Now, let’s look at the past:
A decade ago, Reebok tried to commercialize their relationships with artists Jay Z and 50 Cent, two very important artists of the time. I was in the Villa store on N. Broad in Philly for the first S. Carter drop (Shawn Carter is Jay Z’s real name). The shoes sold out very quickly. The atmosphere was electric.
Reebok decided to try to build on that small success, by making many more pairs and opening up to a much broader distribution. The next, slightly larger, delivery did very well, so Reebok ramped up production even more. At the same time they made the G-Unit shoe for 50 Cent, again trying to commercialize the relationship.
Both mass market efforts failed miserably. There simply was not enough of a market for the amount of pairs manufactured. Markdowns were taken, orders cancelled and the bulk of the shoes were liquidated through off price retailers. No further shoes were released and the relationships ended.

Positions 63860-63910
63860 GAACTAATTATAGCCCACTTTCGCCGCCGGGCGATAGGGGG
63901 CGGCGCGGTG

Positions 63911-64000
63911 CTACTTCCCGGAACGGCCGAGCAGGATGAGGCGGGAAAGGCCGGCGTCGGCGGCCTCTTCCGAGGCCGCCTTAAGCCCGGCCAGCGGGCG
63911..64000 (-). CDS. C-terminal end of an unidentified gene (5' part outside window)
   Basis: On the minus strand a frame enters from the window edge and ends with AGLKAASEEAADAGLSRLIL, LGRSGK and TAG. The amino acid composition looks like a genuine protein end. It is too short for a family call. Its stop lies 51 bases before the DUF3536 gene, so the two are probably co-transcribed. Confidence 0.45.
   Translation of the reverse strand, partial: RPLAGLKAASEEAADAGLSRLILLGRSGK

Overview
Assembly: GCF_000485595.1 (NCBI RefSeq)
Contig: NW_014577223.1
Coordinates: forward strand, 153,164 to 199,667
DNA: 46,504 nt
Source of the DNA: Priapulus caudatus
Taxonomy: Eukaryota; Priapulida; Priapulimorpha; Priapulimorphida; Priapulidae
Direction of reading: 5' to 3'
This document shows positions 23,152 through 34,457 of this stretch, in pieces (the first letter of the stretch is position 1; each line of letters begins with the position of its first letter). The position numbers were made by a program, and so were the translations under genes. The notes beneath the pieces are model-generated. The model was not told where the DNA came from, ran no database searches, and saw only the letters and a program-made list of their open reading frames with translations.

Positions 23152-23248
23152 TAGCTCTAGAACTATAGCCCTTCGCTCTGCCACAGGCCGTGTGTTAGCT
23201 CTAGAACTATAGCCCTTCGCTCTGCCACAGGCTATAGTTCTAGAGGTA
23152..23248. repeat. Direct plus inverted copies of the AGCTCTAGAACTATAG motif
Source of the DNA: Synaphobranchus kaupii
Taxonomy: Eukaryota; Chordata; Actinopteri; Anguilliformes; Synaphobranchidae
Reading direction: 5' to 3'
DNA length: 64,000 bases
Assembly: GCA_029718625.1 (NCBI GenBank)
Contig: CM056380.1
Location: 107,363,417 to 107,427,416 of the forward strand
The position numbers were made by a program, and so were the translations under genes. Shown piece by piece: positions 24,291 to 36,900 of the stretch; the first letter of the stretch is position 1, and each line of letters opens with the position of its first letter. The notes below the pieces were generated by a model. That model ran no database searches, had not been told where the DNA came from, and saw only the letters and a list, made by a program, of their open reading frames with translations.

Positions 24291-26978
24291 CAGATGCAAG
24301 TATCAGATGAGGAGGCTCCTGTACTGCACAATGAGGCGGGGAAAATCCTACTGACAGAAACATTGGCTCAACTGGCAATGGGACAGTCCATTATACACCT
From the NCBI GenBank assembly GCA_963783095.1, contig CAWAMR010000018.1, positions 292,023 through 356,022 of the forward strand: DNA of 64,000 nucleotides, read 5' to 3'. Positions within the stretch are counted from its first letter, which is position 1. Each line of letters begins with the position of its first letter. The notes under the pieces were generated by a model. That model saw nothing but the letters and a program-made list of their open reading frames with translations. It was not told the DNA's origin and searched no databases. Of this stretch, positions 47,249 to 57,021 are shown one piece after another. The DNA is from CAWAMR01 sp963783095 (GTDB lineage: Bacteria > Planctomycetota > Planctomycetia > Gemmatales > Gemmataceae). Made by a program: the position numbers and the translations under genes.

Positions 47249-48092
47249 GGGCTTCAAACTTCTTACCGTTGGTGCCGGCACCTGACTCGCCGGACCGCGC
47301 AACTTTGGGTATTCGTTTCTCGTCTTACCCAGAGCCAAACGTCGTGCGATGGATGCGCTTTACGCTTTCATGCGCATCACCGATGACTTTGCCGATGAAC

Kanye West and Pharrell Williams are both highly regarded music artists and cultural icons, just as Jay Z and 50 Cent were. This is where the question arises: will the recent collaborations aid in the overall sales of adidas?
Brands who try to commercialize limited edition products do so at their own peril. If history repeats itself the adidas/West and Williams collaborations will not be commercially successful.
Although it’s a rather bold statement, I can’t say that I disagree with the facts of the argument.